• The CRR used in this study was teleoperated and did not have any learning capabilities of its own. My research will take this a step further by focusing on learning algorithms in AI, such as reinforcement learning.
          • Despite the limitations of this study’s methods in showing the effectiveness of the CRR, I am interested in the concept of learning by teaching. On a high level, I am interested in researching the effectiveness of having a student teach AI that is modeled after themselves.
        • Summary:

          • topic: Sand Box Serious Games (SBSG) and Adaptive Experience Engine (EE)
          • research question: proposing an SBSG system that is divided into the authoring stage and the runtime execution (incl. EE)
          • method: proposing model architecture, its various parameters, its cost functions, and implementations of its EE (genetic computation and reinforcement learning)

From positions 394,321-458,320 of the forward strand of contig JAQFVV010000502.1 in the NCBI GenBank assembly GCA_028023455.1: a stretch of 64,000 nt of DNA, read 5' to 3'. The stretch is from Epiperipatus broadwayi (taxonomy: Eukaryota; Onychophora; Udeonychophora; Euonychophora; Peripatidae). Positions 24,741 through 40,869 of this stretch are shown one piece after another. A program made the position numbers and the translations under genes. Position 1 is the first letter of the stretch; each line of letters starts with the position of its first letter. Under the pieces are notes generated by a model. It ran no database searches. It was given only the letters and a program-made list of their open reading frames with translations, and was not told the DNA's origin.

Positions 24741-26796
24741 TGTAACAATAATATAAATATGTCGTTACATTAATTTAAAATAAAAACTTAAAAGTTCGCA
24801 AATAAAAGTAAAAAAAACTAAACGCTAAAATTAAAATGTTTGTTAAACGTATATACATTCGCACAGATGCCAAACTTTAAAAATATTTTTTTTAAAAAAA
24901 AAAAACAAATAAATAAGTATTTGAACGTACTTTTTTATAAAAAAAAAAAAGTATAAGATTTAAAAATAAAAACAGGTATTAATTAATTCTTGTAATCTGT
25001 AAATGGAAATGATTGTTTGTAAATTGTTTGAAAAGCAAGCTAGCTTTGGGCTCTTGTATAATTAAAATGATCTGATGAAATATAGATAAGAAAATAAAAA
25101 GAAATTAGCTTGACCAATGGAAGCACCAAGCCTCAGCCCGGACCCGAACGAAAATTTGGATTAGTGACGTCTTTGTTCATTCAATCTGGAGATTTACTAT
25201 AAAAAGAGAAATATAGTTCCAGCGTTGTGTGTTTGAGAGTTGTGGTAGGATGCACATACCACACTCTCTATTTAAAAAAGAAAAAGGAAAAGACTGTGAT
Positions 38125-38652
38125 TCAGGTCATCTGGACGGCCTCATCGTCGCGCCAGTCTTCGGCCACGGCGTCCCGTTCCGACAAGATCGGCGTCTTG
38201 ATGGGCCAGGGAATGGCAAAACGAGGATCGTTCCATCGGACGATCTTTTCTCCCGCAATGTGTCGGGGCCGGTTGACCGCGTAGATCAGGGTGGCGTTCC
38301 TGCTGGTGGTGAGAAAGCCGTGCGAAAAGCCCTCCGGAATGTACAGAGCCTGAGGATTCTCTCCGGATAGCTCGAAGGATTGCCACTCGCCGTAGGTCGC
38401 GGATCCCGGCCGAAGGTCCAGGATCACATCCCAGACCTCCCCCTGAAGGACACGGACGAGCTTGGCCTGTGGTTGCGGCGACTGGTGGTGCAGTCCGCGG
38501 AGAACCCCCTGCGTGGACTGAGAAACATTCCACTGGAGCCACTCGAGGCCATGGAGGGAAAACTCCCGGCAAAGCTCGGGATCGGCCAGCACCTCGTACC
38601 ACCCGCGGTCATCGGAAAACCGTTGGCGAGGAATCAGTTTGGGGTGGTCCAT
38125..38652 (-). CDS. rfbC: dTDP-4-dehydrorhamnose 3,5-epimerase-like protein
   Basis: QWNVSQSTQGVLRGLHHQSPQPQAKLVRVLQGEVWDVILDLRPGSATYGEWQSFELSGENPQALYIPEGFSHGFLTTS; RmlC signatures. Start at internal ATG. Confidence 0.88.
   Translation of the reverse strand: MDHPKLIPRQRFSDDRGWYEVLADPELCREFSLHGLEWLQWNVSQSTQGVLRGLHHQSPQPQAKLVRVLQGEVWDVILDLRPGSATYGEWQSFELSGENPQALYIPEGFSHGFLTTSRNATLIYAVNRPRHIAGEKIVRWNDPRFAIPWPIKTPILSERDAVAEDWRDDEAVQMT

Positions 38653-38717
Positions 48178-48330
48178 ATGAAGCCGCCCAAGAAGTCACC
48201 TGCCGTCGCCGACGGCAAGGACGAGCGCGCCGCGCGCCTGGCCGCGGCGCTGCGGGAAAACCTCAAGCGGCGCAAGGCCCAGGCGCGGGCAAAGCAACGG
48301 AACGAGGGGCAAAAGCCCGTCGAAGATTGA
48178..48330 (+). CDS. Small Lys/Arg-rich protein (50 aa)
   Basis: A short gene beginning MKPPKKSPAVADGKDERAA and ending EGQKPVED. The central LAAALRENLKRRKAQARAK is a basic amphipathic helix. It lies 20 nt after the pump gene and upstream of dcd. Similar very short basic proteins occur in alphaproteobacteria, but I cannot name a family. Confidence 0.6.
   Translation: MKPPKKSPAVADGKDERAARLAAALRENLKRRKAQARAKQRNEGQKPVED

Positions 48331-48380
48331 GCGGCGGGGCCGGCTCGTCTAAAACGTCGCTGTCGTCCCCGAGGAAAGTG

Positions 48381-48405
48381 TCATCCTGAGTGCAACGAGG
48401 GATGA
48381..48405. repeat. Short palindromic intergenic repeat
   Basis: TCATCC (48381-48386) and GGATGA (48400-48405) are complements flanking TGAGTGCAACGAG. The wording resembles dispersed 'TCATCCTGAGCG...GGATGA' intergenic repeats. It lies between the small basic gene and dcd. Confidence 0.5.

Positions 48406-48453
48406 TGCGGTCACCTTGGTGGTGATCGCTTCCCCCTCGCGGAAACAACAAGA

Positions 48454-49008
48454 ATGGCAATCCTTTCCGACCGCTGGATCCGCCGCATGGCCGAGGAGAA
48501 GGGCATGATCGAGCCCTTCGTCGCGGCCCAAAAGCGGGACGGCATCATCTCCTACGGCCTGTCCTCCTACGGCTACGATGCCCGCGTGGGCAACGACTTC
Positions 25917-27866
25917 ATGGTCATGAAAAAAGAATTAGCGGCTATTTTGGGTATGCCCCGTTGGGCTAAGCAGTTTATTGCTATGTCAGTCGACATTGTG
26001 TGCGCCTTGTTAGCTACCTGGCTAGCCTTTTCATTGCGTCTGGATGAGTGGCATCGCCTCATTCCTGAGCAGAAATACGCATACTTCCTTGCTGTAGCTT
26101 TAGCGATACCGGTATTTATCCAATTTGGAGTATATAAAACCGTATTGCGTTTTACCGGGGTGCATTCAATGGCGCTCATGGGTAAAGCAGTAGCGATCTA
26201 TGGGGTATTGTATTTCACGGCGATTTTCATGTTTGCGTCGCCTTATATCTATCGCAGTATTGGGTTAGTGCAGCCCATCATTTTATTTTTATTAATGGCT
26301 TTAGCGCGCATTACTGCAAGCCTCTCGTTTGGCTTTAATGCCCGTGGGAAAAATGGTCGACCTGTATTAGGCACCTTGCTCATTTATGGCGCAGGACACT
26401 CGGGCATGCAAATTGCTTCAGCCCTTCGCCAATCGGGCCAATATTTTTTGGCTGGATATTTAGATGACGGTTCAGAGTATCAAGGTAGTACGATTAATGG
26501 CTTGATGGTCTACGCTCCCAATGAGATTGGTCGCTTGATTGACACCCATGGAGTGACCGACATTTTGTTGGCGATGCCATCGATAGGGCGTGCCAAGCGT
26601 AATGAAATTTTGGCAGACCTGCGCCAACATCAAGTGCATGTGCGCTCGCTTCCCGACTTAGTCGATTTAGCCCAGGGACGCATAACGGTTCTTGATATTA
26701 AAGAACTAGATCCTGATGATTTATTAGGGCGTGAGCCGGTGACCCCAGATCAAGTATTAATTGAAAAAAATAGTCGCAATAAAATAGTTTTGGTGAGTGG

• conclusion: “SGs represent an opportunity for enhancing education, also in a lifelong learning perspective. However, design paradigms are needed in order to spur effective player’s cognitive processing and allow cost-effective development.”
            • Therefore, this study has proposed an SBSG model that incorporates task authoring instead of a complete narrative authoring. The player can then build his/her own narrative by interacting with the game environment and its tasks.